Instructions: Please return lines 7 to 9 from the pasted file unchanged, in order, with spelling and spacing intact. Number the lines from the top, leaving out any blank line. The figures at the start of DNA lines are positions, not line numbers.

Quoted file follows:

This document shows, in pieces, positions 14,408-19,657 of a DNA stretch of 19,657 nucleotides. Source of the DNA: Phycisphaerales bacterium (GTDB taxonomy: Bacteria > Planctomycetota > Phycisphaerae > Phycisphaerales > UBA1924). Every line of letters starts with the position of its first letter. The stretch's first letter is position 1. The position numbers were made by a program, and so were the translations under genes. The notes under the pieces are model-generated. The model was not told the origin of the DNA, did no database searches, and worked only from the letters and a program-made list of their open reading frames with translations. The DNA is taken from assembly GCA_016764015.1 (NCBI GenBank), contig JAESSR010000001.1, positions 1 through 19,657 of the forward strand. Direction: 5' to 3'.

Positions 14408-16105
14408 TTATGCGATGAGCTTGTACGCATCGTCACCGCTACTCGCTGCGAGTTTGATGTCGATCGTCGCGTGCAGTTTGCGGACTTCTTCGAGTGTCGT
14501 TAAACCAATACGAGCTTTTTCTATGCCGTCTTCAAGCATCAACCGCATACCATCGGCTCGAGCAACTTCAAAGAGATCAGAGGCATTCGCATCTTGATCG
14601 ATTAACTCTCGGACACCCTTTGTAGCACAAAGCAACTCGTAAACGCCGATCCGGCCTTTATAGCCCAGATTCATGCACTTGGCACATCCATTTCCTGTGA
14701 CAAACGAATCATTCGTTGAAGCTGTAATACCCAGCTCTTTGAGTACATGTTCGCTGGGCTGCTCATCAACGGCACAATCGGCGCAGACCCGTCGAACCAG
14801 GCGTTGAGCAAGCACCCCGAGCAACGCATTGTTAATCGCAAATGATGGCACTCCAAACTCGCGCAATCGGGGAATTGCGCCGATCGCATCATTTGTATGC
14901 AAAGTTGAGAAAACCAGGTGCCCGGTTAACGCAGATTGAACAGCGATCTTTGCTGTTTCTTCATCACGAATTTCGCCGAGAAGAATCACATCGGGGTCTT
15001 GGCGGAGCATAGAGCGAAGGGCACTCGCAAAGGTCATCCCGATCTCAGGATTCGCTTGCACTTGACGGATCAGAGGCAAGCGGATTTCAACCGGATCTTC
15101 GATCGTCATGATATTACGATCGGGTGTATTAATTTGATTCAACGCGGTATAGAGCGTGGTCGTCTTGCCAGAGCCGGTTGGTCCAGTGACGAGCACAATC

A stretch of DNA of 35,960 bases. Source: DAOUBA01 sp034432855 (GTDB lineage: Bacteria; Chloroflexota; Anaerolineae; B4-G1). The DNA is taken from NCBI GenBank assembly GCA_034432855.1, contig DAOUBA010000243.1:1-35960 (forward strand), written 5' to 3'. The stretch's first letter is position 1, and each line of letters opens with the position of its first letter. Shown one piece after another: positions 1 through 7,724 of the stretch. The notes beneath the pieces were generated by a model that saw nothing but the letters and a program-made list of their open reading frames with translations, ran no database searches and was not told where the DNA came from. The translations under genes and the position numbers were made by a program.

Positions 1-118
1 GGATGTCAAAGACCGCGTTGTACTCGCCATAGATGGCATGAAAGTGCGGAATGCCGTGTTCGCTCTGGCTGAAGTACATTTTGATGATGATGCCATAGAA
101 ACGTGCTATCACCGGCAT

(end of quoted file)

14801 GCGTTGAGCAAGCACCCCGAGCAACGCATTGTTAATCGCAAATGATGGCACTCCAAACTCGCGCAATCGGGGAATTGCGCCGATCGCATCATTTGTATGC
14901 AAAGTTGAGAAAACCAGGTGCCCGGTTAACGCAGATTGAACAGCGATCTTTGCTGTTTCTTCATCACGAATTTCGCCGAGAAGAATCACATCGGGGTCTT
15001 GGCGGAGCATAGAGCGAAGGGCACTCGCAAAGGTCATCCCGATCTCAGGATTCGCTTGCACTTGACGGATCAGAGGCAAGCGGATTTCAACCGGATCTTC